At the time, a spokesperson for Detroit Mayor Dave Bing dismissed the idea, saying, "There are things that would have to be considered before we just open the flood gates and say everyone come in." But new research from Jacob Vigdor, an economist at Duke, suggests that opening the floodgates a little bit might be worth it.
Home prices have been soaring over the past year, the sharpest gains in seven years; construction activity is picking up nicely. Both trends have been driven in no small part by a steady drop in home mortgage interest rates, which have made homeownership too good a deal to pass up for millions of Americans.
As surely as Guns N' Roses's "Chinese Democracy" is in the iTunes store and Duke Nukem Forever is on Steam, the fourth season of "Arrested Development" is, after seven years of hints and speculation, finally on Netflix.
The show's always had a political bent and the latest iteration is no exception. But while the first three seasons deal with the Iraq War, what with George Sr. making "lightly treasonous" deals with Saddam Hussein and Lucille forcing Buster into the Army because of taunts from a Michael Moore-like documentary maker, the fourth focuses on what the housing crash did to this family of real estate developers.
At some point during the 2000s, America reached an unexpected milestone: There are now more poor people living in the suburbs than in the inner cities.
That stat comes from a big new Brookings Institution book by Elizabeth Kneebone and Alan Berube, Confronting Suburban Poverty in America . They find that between 2000 and 2011, the number of suburban poor in the United States grew by 64 percent — more than double the rate in the cities:
We're still stuck in the muck.
That's the conclusion to draw from the new report on gross domestic product. The U.S. economy grew at a 2.5 percent annual rate in the first three months of the year, which was an improvement from the weak 0.4 percent of the final months of 2012. But Friday's report was nearly a percentage point below analysts' expectations, and for the last six months, number averages to only a 1.45 percent annual rate of growth.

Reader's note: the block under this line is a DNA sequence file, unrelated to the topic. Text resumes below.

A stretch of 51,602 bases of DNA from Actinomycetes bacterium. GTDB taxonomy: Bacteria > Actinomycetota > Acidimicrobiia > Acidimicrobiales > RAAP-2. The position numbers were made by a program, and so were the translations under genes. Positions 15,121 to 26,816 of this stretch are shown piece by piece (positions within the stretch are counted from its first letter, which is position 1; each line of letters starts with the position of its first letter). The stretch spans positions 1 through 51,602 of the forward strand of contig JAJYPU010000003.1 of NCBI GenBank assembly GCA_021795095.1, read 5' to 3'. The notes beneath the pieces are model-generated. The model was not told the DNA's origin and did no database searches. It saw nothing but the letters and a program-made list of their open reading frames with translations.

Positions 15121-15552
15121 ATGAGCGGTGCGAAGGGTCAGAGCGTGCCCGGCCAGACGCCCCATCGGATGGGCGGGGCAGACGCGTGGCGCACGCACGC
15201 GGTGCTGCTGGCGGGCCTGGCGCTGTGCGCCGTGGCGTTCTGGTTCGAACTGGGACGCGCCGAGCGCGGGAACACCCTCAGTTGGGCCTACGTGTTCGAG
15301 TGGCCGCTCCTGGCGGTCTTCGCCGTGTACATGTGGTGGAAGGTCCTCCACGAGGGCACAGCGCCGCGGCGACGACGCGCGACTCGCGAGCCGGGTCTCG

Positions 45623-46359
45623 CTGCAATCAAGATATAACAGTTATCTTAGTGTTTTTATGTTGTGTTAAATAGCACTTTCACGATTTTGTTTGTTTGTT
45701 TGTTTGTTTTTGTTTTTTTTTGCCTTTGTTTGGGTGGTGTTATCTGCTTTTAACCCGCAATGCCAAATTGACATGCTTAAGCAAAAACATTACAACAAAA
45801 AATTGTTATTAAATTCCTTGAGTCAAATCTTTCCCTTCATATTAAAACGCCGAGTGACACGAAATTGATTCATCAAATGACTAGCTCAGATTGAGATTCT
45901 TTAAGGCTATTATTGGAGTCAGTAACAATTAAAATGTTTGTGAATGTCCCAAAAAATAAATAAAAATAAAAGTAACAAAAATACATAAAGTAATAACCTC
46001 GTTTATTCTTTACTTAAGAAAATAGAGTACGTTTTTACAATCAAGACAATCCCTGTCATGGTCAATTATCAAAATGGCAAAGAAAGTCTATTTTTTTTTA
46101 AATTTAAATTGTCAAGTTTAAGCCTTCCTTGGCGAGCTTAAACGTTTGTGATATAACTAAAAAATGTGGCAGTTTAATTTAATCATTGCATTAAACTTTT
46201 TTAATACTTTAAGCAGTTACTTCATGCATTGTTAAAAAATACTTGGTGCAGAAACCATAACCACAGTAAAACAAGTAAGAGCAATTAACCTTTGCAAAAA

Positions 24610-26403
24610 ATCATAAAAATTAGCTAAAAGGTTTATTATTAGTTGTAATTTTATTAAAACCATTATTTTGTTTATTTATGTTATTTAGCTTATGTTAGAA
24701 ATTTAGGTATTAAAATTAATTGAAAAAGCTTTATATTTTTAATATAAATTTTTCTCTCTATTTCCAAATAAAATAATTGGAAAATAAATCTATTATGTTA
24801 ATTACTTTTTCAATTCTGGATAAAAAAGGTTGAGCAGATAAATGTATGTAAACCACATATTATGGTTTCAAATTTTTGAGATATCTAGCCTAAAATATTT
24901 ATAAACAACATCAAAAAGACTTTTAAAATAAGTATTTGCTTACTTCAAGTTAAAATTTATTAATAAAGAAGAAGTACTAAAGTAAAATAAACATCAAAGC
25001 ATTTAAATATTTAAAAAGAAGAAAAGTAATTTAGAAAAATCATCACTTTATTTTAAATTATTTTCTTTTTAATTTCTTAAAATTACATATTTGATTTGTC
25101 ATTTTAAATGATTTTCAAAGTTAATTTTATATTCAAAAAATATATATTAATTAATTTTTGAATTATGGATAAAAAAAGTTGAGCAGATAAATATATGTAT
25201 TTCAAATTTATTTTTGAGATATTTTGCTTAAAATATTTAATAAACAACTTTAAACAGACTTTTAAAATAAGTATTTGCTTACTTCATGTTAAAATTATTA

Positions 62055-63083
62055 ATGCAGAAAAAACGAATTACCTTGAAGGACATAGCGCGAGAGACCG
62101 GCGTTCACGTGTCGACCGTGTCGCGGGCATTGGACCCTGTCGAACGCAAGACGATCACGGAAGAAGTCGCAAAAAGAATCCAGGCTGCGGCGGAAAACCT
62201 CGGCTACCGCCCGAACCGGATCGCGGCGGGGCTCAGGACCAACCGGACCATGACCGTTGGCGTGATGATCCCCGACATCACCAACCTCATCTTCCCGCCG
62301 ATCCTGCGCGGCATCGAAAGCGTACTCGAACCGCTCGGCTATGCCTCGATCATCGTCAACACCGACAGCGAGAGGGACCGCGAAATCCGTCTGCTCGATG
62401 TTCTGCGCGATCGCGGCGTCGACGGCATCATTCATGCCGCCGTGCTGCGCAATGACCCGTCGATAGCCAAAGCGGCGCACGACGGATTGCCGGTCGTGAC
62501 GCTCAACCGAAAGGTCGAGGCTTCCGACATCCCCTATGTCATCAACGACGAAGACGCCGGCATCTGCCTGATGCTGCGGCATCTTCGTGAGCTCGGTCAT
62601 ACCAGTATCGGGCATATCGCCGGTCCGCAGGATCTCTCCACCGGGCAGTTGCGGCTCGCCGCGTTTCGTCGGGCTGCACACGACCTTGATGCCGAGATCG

Three months ago, when the Commerce Department reported crummy economic growth numbers, there was a saving grace.
Sure, GDP had shown a surprising 0.1 percent drop in the final months of last year (later revised to a 0.4 percent gain). But it was mostly for fluky reasons that would reverse later on. Businesses cut back on inventories, for example, and there was a steep and not well understood drop in reported defense spending. Growth should, by all rights, snap back in the first quarter of 2013, economists said then.
The housing market, finally, is recovering. Home prices are up 8 percent over the past year. And that is providing relief to a particular set of homeowners the underwater borrowers who owe more than their properties are worth. Over past year alone, 1.7 million homeowners have climbed out from being underwater.
Nowadays, younger Americans are becoming less likely to take out loans to buy a house or a car. One possible reason? They're too overloaded with student debt.
The paper starts by noting that student debt has grown dramatically over the last decade — some 43 percent of Americans under the age of 25 had student debt in 2012, with the average debt burden now $20,326. By contrast, back in 2003, just 25 percent of younger Americans had debt, and the average burden was $10,649.